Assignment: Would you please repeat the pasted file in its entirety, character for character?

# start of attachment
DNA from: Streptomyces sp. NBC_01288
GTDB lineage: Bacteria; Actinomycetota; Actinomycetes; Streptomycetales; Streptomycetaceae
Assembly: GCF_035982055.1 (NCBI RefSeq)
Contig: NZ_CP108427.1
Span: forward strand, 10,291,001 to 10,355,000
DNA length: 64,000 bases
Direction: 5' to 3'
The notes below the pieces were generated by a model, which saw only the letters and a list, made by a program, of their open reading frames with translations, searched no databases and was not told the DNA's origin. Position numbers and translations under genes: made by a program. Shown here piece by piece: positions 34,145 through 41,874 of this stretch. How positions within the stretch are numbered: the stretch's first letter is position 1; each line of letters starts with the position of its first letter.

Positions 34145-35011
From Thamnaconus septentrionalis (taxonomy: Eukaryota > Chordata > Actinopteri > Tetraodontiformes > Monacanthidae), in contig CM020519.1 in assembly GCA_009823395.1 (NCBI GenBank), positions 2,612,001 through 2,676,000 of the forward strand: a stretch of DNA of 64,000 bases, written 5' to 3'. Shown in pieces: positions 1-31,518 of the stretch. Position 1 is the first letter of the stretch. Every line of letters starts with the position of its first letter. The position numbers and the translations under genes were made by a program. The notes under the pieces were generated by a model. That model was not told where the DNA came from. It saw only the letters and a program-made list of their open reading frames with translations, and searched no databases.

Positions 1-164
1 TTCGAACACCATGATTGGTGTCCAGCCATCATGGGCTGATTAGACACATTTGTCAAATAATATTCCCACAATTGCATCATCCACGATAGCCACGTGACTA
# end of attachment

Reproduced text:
DNA from: Streptomyces sp. NBC_01288
GTDB lineage: Bacteria; Actinomycetota; Actinomycetes; Streptomycetales; Streptomycetaceae
Assembly: GCF_035982055.1 (NCBI RefSeq)
Contig: NZ_CP108427.1
Span: forward strand, 10,291,001 to 10,355,000
DNA length: 64,000 bases
Direction: 5' to 3'
The notes below the pieces were generated by a model, which saw only the letters and a list, made by a program, of their open reading frames with translations, searched no databases and was not told the DNA's origin. Position numbers and translations under genes: made by a program. Shown here piece by piece: positions 34,145 through 41,874 of this stretch. How positions within the stretch are numbered: the stretch's first letter is position 1; each line of letters starts with the position of its first letter.

Positions 34145-35011
From Thamnaconus septentrionalis (taxonomy: Eukaryota > Chordata > Actinopteri > Tetraodontiformes > Monacanthidae), in contig CM020519.1 in assembly GCA_009823395.1 (NCBI GenBank), positions 2,612,001 through 2,676,000 of the forward strand: a stretch of DNA of 64,000 bases, written 5' to 3'. Shown in pieces: positions 1-31,518 of the stretch. Position 1 is the first letter of the stretch. Every line of letters starts with the position of its first letter. The position numbers and the translations under genes were made by a program. The notes under the pieces were generated by a model. That model was not told where the DNA came from. It saw only the letters and a program-made list of their open reading frames with translations, and searched no databases.

Positions 1-164
1 TTCGAACACCATGATTGGTGTCCAGCCATCATGGGCTGATTAGACACATTTGTCAAATAATATTCCCACAATTGCATCATCCACGATAGCCACGTGACTA